p.2 Telegraphic Summary - str. New York, of Belleville, has changed hands and will get new boiler.
p.3 The River Trade - has picked up.
Oct. 4, 1877
p.2 THE GRAIN BLOCKADE
(To the Editor of the Daily News)
Sir, - As an incorrect statement regarding the recent grain blockade in this port has been communicated to your columns, we would ask permission to give a correct version of the facts:
1st - It is stated that "all the forwarders here were quite prepared for all they had undertaken." So far from this being the case, the Montreal Transportation Co. were unable to discharge the Fitzhugh and the Morewood, consigned to them by their own customers, and also the Hartford and the D.G. Fort, which were consigned to them, as they claimed, in error. The Fitzhugh had to be sent to Cape Vincent in company with the John McGee (consigned on our account) to be discharged, and the Morewood was discharged only this morning, though she arrived last Sunday week, her cargo being elevated by the M.T. Co. into one of G.M. Millar & Co.'s barges. The Hartford had to be sent to Oswego, and the Fort had to be unloaded by our firm.
2nd - The propellers which are usually lightened at this port, were unable to get accommodation from any of the forwarders here, although all were applied to. The Acadia, consigned to "one of the two principal firms," had to lighten with baskets into a scow, and then tow it to Montreal, while others were compelled to go to the Prescott elevator, taking scows with them to hold their lighterage.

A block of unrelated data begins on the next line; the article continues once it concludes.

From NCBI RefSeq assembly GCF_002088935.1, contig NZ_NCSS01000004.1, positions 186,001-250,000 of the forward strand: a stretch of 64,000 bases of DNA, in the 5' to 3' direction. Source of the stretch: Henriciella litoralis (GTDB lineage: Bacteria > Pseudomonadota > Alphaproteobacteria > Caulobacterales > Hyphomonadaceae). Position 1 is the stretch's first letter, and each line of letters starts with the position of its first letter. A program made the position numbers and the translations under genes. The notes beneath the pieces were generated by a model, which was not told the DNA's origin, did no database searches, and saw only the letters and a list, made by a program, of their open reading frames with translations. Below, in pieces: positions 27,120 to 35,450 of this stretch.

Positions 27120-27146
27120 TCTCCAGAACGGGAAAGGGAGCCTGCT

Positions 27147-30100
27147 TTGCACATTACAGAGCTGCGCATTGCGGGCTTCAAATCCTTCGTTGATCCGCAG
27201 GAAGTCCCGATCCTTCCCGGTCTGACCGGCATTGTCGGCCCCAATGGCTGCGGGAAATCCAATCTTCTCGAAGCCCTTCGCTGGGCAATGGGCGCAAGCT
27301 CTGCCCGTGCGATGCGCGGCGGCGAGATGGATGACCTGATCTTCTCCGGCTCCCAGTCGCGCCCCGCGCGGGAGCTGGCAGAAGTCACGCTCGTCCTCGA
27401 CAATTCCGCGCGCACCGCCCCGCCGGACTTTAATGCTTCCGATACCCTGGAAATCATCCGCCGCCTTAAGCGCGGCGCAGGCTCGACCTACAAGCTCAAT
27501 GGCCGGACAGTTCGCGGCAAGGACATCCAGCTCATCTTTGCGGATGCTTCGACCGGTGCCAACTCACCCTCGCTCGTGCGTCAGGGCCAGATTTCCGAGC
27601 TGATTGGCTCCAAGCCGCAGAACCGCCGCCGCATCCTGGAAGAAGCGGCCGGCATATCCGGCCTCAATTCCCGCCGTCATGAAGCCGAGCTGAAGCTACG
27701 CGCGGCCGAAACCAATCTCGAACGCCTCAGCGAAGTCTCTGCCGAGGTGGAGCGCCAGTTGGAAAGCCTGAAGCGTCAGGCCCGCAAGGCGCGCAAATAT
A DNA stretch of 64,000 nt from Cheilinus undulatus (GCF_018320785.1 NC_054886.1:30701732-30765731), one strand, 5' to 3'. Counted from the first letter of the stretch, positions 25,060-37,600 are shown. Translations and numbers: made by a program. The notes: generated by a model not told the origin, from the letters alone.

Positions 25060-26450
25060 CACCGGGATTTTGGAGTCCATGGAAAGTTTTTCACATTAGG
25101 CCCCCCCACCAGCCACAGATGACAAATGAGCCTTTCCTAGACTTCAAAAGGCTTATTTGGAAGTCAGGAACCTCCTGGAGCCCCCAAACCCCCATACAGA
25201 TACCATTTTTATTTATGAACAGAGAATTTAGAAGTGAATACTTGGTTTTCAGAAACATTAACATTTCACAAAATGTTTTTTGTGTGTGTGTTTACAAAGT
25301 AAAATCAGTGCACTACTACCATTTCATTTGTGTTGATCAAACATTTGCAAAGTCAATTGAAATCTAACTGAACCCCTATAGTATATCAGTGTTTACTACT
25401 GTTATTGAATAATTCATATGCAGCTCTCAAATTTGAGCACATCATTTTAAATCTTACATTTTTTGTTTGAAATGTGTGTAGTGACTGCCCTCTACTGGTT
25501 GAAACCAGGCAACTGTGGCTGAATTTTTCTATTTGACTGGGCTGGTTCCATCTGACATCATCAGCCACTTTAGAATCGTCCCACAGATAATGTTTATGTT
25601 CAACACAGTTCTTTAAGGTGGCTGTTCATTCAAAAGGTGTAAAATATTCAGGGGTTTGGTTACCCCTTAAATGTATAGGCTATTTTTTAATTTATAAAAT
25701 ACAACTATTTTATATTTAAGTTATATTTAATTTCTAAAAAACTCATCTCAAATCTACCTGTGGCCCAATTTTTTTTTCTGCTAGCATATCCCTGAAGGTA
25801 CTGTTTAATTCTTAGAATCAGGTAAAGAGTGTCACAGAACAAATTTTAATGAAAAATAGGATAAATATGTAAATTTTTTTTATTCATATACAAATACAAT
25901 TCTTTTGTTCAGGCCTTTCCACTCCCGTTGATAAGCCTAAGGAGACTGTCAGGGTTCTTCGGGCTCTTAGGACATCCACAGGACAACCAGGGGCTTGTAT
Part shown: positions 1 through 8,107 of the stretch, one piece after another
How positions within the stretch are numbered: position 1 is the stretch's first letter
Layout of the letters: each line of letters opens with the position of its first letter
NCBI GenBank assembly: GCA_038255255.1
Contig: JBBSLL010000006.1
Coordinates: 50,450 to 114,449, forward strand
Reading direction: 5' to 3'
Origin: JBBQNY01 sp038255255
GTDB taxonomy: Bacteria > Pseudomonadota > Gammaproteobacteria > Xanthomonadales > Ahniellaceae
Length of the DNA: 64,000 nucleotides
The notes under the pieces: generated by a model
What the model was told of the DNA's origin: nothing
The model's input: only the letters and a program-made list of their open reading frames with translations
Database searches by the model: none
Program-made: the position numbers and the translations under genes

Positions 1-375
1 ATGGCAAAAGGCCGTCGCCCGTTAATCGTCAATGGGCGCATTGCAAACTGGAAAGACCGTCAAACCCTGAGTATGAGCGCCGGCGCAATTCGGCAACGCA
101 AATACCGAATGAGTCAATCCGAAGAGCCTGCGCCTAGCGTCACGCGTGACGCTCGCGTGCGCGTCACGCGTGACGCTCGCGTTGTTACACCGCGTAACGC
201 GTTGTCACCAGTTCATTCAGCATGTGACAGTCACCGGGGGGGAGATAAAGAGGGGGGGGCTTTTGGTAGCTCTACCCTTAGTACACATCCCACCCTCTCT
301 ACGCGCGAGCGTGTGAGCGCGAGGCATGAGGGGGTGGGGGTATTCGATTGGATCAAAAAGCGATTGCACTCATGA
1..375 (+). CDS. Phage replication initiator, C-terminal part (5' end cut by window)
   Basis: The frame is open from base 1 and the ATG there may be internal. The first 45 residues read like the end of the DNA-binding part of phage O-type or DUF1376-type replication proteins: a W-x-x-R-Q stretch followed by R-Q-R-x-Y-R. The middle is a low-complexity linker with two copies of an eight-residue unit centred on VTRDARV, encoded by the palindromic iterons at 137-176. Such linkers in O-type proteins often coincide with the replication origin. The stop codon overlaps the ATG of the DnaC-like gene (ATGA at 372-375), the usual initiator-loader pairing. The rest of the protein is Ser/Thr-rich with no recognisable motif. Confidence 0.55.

3rd - Two American propellers were diverted to Oswego and Ogdensburgh, the Lawrence and the Champlain, the former's cargo thus having to go to New York instead of its originally destined port, Montreal.
4th - This is very good proof that the whole forwarding capacity of the port was taxed beyond its utmost limits, no such quantity of grain ever before being handled here in one week. The Collector of Customs exercised his discretion to permit the use of American barges, only after having been personally informed that all the forwarders here were unable to handle the grain in port and constantly arriving, and only after he was made aware that many more cargoes would have to be sent to other ports to be discharged. We may add that before permission to use these barges was asked, application was made to every likely part of Canada for Canadian craft, but no sufficient assistance was available.
The above facts are incontrovertible, and will be verified by all acquainted with the history of the "blockade."
Oct. 3, 1877 Holcomb & Stewart
Kingston As a Grain-Shipping Port - Kingston needs elevator accommodation. [Belleville Ontario]
p.3 Marine - Passed Through Welland Canal - ...Up: O. Mowat, Kingston, Chicago, salt;...